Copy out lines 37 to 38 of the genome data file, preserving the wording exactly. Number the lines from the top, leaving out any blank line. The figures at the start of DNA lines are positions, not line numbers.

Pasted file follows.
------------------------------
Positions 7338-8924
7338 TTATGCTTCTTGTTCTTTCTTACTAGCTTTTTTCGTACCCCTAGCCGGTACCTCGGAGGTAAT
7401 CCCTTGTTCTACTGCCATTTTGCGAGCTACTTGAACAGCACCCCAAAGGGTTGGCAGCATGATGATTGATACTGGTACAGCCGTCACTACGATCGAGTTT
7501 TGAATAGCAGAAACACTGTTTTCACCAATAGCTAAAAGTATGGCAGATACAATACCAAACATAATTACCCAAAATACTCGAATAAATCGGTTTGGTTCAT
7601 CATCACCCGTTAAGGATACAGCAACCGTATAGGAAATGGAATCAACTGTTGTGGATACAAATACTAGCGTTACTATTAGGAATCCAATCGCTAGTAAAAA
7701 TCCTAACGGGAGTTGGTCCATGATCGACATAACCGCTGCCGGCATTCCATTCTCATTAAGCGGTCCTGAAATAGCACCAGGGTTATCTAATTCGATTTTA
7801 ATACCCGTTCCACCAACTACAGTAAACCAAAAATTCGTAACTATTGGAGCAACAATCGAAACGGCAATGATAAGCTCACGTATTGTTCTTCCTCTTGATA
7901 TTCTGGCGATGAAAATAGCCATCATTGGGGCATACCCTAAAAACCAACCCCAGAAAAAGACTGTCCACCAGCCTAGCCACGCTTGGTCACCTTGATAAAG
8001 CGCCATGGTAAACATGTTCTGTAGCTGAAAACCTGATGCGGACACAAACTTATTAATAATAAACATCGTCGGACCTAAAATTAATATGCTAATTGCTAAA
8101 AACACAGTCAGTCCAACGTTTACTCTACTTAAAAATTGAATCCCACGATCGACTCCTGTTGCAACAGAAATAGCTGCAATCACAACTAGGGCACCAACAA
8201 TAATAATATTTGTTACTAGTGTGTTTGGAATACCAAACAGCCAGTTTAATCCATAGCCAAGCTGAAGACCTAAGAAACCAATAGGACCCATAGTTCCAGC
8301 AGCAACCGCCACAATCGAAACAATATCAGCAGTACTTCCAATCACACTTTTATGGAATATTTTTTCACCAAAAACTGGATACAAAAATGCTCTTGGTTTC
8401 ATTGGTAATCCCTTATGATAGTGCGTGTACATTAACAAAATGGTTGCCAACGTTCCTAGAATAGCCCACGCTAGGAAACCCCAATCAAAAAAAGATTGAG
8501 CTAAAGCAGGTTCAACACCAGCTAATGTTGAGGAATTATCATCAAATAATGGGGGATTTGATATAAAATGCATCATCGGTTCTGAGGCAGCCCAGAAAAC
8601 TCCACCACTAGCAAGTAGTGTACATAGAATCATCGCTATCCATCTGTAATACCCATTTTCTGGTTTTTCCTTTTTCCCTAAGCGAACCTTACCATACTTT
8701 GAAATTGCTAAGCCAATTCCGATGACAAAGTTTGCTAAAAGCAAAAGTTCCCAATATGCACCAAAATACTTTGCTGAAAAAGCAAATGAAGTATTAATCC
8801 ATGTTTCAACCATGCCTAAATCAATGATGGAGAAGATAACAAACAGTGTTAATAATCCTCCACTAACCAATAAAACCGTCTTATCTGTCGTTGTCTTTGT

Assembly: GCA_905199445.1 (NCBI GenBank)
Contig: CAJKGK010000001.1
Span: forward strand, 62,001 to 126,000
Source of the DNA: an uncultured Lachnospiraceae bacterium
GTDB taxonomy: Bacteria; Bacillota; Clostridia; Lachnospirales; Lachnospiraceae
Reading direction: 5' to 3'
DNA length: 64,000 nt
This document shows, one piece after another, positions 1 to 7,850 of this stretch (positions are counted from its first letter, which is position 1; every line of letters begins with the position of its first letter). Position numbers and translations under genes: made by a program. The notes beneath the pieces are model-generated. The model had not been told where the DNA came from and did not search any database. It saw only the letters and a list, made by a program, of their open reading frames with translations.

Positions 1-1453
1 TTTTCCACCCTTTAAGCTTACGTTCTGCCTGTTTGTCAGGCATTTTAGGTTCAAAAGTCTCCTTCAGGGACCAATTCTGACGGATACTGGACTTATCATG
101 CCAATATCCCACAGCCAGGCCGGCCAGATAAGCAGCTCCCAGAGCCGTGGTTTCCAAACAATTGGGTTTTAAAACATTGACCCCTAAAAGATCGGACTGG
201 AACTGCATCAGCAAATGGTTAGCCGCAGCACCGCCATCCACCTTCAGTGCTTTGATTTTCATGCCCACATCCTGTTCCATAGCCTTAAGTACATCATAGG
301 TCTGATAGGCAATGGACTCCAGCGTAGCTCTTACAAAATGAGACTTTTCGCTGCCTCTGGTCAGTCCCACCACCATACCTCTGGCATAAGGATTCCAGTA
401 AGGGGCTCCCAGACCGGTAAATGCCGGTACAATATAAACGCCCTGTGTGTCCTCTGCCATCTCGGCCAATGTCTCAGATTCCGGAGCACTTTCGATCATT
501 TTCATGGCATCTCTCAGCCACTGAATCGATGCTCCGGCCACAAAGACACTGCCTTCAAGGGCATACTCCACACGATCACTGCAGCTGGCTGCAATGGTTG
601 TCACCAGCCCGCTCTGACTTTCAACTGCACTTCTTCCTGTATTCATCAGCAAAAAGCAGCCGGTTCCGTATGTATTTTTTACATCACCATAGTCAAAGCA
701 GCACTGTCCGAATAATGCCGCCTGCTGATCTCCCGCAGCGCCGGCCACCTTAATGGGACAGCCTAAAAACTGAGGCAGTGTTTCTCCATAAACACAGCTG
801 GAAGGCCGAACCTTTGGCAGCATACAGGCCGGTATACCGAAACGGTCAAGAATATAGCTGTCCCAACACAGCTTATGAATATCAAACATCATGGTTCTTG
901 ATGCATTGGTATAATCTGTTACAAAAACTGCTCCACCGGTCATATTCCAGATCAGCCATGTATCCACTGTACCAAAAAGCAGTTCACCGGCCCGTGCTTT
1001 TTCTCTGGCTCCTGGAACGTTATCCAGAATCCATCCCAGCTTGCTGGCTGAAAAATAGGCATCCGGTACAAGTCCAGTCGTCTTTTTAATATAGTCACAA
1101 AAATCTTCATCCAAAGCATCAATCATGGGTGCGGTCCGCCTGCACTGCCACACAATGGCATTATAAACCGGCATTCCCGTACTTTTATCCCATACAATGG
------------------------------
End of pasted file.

1001 TTCTCTGGCTCCTGGAACGTTATCCAGAATCCATCCCAGCTTGCTGGCTGAAAAATAGGCATCCGGTACAAGTCCAGTCGTCTTTTTAATATAGTCACAA
1101 AAATCTTCATCCAAAGCATCAATCATGGGTGCGGTCCGCCTGCACTGCCACACAATGGCATTATAAACCGGCATTCCCGTACTTTTATCCCATACAATGG